"Las Vegas will slowly lose the lower end of the demographic scale when it comes to household income," Medick said. "There will be a point when they just can't afford to come here anymore. The room that used to be $50 is now $100, and there will be people who say, 'We can't do this any longer -- it would be better for us to go see an Indian casino or riverboat closer to home.'"

Analysts said higher prices aren't a bad omen for Las Vegas.

The proliferation of casinos around the country was destined to siphon off lower-budget travelers, Eadington said. The market segments that remain for the city are more affluent.

"To the extent they can afford to stay at five-star hotels and experience the shows and high-quality dining, (high earners) are a very desirable customer," he said.

Medick agreed.

"In a way, you never like to lose any part of your market, but in Marketing 101, you would rather market specifically to the most profitable segments, and that would be segments with higher disposable incomes," he said.

David Schwartz, director of the Gaming Studies Research Center at the University of Nevada, Las Vegas, said pricier rooms are not necessarily at odds with the value customers perceive in the local market.

"A room at the Four Seasons for $150 could be seen as a better value than one at the Comfort Inn for $75, even though it's twice as expensive," Schwartz said. "It all boils down to consumer choice: Do visitors want to pay less for no-frills rooms in older properties, or do they want glitzier, newer accommodations?"

And for the foreseeable future, a variety of lower-priced hotels off the Strip and downtown will help fill the needs of consumers seeking less-expensive rooms, Medick said.

Rising room prices aren't the only factor that could stifle growth in visitor volumes in coming years.

Medick said the proportion of respondents concerned about travel costs (13 percent) was slightly higher than in recent years. He attributed the increase to higher airfares rather than rising gasoline prices, and suggested that congestion at McCarran International Airport could take the biggest toll on Las Vegas' fortunes. In January, McCarran officials said they would reach the limit of their expansion abilities in 2011, when they open Terminal 3 near Russell Road. A supplemental international airport in the Ivanpah Valley is unlikely to open before 2017.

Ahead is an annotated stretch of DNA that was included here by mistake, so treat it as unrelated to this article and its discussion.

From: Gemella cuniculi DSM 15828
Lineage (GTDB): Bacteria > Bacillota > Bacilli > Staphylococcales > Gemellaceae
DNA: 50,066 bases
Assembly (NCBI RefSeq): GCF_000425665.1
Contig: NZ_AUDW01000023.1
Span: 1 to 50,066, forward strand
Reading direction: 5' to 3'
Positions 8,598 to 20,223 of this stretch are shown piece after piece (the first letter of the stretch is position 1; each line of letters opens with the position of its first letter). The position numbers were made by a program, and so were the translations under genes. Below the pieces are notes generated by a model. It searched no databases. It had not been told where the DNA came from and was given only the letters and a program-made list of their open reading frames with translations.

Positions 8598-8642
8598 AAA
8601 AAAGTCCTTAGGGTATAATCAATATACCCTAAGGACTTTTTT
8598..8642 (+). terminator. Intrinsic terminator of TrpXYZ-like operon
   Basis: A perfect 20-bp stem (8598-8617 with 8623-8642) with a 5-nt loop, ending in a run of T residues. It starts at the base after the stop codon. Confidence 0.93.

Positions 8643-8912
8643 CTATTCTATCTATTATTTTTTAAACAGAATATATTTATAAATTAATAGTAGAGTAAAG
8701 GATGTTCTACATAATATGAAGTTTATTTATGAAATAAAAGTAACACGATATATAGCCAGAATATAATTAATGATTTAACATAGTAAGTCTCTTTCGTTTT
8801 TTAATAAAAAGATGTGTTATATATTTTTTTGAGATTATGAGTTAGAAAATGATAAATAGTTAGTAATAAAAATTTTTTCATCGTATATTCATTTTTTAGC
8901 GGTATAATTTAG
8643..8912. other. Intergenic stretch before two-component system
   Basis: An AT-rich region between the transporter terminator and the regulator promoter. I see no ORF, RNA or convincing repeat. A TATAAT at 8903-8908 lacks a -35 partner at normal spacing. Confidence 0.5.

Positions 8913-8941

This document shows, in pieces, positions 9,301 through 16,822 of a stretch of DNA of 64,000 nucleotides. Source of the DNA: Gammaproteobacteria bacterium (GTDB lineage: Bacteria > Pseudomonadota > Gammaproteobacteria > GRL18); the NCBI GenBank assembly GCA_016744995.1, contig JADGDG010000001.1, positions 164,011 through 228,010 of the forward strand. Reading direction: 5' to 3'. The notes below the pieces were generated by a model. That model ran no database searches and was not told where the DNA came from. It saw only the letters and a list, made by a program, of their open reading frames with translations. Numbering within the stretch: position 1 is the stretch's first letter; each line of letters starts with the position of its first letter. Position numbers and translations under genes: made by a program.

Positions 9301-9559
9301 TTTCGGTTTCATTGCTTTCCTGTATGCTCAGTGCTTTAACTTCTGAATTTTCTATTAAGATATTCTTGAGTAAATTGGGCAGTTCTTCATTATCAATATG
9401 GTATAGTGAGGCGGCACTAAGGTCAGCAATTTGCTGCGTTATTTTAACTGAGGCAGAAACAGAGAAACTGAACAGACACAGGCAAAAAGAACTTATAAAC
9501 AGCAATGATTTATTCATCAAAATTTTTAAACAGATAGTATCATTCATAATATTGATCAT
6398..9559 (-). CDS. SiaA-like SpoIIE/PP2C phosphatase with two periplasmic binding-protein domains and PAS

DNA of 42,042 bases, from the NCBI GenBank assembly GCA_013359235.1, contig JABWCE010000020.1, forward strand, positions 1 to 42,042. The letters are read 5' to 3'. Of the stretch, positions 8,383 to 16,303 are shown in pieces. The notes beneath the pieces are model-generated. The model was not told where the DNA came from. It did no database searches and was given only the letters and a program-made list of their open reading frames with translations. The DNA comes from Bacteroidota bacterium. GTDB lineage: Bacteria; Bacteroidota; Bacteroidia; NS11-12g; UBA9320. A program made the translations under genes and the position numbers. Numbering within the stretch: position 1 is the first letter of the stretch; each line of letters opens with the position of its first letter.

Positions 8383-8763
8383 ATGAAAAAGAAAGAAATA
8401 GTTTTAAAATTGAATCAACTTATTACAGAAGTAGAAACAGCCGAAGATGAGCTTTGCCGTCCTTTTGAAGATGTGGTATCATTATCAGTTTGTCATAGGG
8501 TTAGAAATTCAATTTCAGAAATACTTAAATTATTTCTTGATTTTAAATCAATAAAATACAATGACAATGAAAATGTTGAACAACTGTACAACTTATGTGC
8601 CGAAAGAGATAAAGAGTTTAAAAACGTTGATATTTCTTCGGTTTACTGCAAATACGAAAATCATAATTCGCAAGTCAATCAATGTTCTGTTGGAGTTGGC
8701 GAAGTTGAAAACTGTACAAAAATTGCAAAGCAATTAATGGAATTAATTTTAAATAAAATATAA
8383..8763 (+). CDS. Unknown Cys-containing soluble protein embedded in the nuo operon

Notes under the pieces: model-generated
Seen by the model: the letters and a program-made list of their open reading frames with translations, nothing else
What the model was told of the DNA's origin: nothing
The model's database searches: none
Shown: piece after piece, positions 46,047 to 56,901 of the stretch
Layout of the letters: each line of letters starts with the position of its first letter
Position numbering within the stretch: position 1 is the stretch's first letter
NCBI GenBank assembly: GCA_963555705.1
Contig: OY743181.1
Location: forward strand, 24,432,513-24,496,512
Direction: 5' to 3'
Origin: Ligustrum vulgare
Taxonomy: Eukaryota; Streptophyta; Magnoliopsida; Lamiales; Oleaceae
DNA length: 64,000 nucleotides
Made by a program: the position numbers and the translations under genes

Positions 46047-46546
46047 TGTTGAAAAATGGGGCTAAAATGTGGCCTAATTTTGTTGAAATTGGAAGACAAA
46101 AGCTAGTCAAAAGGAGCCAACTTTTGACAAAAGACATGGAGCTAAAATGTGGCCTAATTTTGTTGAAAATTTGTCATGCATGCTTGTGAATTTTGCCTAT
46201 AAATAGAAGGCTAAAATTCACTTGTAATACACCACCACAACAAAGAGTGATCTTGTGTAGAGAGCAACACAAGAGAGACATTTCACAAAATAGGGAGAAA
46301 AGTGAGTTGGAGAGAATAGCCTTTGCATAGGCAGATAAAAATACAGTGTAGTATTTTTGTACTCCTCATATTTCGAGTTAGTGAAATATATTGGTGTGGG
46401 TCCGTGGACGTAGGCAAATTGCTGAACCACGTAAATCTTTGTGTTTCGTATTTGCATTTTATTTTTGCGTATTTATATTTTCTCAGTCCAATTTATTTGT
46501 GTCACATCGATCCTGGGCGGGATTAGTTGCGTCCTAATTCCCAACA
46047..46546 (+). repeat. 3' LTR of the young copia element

As available capacity at McCarran dwindles, ticket prices to Las Vegas could increase.

"If there's one flaw in our model, it's capacity at McCarran," Medick said. "McCarran needs to grow significantly to meet the demands of the market. More people will want to come here, and we're going to need great airfares and places for these planes to land."

COMING MONDAY: Majority of local businesses upbeat about 2006 outlook.

Las Vegas has run up against many competitors looking to cash in on the lucrative gaming industry.

And while some competing venues have gained market share at Las Vegas' expense, others have simply increased the pool of gamblers available to the entire industry.

Jim Medick has no doubt Indian gaming has affected gaming numbers in Las Vegas.

"We are losing dollars to Indian gaming," Medick said. "We're not seeing a revenue impact because of higher prices (in Las Vegas) and because the overall pie is so much bigger that we've been able to continue to grow. But the money that's going to Indian casinos is coming from somewhere. It's coming from Las Vegas' pocket."

Medick estimated that local gaming revenue would be 5 percent to 8 percent higher each year if tribal gaming didn't exist.

A survey written by the Review-Journal and compiled by MRC Group confirmed that some Sin City customers are swapping visits to Las Vegas for treks to their local tribal concern, with 27 percent of respondents saying they have made fewer trips to Las Vegas since they started playing at Indian casinos.

Balancing that, however, is a virtually equal number of survey participants -- 24 percent -- who said they are traveling to Las Vegas more often since they started playing at Indian casinos.

So like Atlantic City before them, Indian casinos have reduced trip frequencies to Las Vegas among some consumers at the same time they've expanded the overall universe of gamblers.

"The Indian casino can never replace Las Vegas," Medick said. "Indian casinos are great places to get a little gaming going on, to have a little dinner and have fun locally without driving or flying out here. But the truth of the matter is, Indian casinos are good training grounds for people who want to come to Las Vegas. Consider the major leagues and the minor leagues. They trade players back and forth, but everyone wants to play in the major leagues."

The survey results indicate that Internet gambling is also growing the ranks of prospective Las Vegas customers.

Among participants who said they gamble online, 17 percent said they are coming to Las Vegas more often since they began playing electronically, while 8 percent said they are visiting Las Vegas less.

Medick said Internet play appeals mostly to adults ages 21 to 35.

"The Internet is introducing some of the younger generation to gambling, especially through poker Web sites that allow you to play poker with people around the world. It also introduces them to new games, and it encourages them to want to come and try the real deal in Las Vegas," he said.